Maspeth doesn't deserve Greenpoint bus depot
May 10, 2011 | 9966 views | 0 0 comments | 136 136 recommendations | email to a friend | print
As the City Council member who represents the 26th District in Queens, I know that my constituents in Maspeth deserve to have their voices heard with regard to the proposed MTA Access-A-Ride Depot/Garage that the city and the MTA are considering relocating from Brooklyn.

Maspeth cannot and will not be a de-facto depository for MTA facilities in New York City - it is already home to two MTA depots and that’s more than enough for one community to bear.

Far too often, Maspeth is strangled by traffic, including the many buses and trucks that rumble throughout the neighborhood. Our children suffer from abnormally high asthma rates and senior citizens frequently report respiratory problems at rates higher than in other communities in New York City. An additional MTA depot in the community would only exacerbate Maspeth’s already overwhelming pollution, traffic, and health problems.

Where is the city’s commitment to Maspeth? Maspeth needs more green space too, and Saint Saviour's represents an ideal opportunity to make this happen. Let me be clear – this is not a “battle of the boroughs” between Queens and Brooklyn. Rather, it is an issue of what is right and what is wrong, what is intelligent and what is uninformed, what is just and what is unjust, when it comes to city planning and the communities affected by reckless and ignorant decisions.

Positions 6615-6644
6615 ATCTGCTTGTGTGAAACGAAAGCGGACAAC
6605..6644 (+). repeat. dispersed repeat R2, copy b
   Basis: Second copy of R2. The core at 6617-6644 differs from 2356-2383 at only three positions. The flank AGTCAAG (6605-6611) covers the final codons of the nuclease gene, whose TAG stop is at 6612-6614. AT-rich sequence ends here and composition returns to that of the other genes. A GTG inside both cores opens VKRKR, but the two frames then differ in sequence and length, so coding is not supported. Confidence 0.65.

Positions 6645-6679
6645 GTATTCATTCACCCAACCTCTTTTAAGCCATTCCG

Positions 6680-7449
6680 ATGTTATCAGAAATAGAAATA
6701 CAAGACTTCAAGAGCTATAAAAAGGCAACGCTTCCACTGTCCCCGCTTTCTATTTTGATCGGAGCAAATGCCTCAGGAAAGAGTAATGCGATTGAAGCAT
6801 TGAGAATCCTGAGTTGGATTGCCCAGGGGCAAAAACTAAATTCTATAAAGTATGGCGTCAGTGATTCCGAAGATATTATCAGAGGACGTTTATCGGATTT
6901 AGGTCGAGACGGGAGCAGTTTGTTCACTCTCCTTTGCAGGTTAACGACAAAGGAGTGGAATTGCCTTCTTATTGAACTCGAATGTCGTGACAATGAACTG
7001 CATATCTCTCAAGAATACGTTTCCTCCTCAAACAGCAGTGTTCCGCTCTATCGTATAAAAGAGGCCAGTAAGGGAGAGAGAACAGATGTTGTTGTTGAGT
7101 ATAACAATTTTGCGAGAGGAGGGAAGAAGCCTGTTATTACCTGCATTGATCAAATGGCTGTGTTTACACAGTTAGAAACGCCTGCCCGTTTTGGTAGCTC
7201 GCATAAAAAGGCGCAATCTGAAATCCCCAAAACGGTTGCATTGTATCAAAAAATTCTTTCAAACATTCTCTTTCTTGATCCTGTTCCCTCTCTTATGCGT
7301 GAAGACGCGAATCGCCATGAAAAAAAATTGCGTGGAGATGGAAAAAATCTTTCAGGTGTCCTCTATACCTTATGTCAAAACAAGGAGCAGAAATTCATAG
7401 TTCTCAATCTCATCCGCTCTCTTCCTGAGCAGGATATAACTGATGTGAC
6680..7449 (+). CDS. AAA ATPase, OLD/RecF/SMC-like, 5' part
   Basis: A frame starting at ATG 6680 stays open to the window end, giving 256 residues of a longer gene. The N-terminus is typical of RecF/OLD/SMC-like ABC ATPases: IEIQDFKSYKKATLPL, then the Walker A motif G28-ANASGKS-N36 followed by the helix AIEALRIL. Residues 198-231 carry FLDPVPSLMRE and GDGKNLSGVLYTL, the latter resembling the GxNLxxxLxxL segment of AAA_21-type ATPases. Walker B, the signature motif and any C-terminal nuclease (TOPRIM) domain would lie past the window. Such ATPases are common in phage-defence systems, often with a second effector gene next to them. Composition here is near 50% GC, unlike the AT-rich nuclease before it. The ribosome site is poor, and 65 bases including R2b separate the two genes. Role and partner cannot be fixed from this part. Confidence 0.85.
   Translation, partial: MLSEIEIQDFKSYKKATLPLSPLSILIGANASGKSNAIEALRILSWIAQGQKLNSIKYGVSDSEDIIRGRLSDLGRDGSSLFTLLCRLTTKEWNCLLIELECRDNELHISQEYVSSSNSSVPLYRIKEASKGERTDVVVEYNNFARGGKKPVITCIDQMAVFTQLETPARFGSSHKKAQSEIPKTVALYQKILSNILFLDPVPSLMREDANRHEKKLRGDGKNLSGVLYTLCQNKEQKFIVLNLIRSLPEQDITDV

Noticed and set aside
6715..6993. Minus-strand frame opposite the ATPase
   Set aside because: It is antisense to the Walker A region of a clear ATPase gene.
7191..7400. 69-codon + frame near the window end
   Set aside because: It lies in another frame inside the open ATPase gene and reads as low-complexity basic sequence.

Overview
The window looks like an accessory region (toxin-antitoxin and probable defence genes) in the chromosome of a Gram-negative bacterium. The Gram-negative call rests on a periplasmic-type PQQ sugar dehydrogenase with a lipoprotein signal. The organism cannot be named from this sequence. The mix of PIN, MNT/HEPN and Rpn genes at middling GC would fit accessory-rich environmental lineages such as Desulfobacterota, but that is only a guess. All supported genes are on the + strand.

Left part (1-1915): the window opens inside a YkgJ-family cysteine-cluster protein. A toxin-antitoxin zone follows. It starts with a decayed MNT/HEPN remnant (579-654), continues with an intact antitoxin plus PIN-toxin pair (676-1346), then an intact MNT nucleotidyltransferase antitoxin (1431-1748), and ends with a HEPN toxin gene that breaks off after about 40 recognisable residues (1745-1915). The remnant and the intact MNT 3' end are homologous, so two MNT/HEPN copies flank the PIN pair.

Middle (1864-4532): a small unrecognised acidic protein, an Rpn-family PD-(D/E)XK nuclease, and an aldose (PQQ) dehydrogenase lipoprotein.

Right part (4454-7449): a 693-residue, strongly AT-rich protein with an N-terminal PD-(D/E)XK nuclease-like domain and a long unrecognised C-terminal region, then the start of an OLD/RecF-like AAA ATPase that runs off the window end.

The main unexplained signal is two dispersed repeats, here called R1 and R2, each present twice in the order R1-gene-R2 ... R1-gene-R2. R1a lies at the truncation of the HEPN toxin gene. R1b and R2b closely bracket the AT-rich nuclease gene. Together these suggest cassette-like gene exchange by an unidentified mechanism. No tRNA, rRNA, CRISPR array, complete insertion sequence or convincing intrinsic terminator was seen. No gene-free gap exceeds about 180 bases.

Everything about this deal is disturbing. From the rush to judgment to site the facility, which included the MTA reversing its prior decision to reject the Maspeth site, to the secretive process in which transparency and community input were thrown out the window. This is wrong and I refuse to stand idly by as the voices of my constituents are ignored.

The selection process for “suitable” areas gave absolutely no notice to the Community Board, neighbors or local elected officials – an essential element to any quality-of-life altering development decision. The flawed selection process for alternative locations for the depot/garage fails to include an environmental impact study, which would have determined the vehicle depot’s impact on the community, and further failed to estimate the cost of the site’s remediation cleanup to taxpayers. This lack of community input, taken with a lack of essential information required in making an intelligent decision frustrates my constituents and causes me great concern.

At this point, I am considering all options, including legal remedies to deter the city and the MTA’s dumping of an additional depot in Maspeth. Some people in Brooklyn have claimed victory as a result of a recent letter that MTA Chairman Jay Walder wrote to Deputy Mayor Steel. These statements are premature. The MTA merely stated that the proposed site in Maspeth is “suitable” for relocation and that a feasibility study will now be conducted - this is not a done deal.

No action can be made until a feasibility study is completed and funding for this project is secured. I would like to know where the MTA and the city, in a period of great economic hardship, plans to come up with the millions of dollars that would be required to build a new park, move the existing depot and build a new depot, which may require significant remediation.

Any move to build a depot in Maspeth would take millions of dollars in funding away from our senior centers, libraries, and schools—an incredibly irresponsible decision, particularly when the existing MTA Access-A-Ride Depot works just fine in Brooklyn. We need to start thinking dollars and common sense before promises are made to anyone. The battle is far from over and Maspeth and I will not give up without a fight.

Council Member Jimmy Van Bramer represents the 26th District in the New York City Council. His District is in Western Queens.

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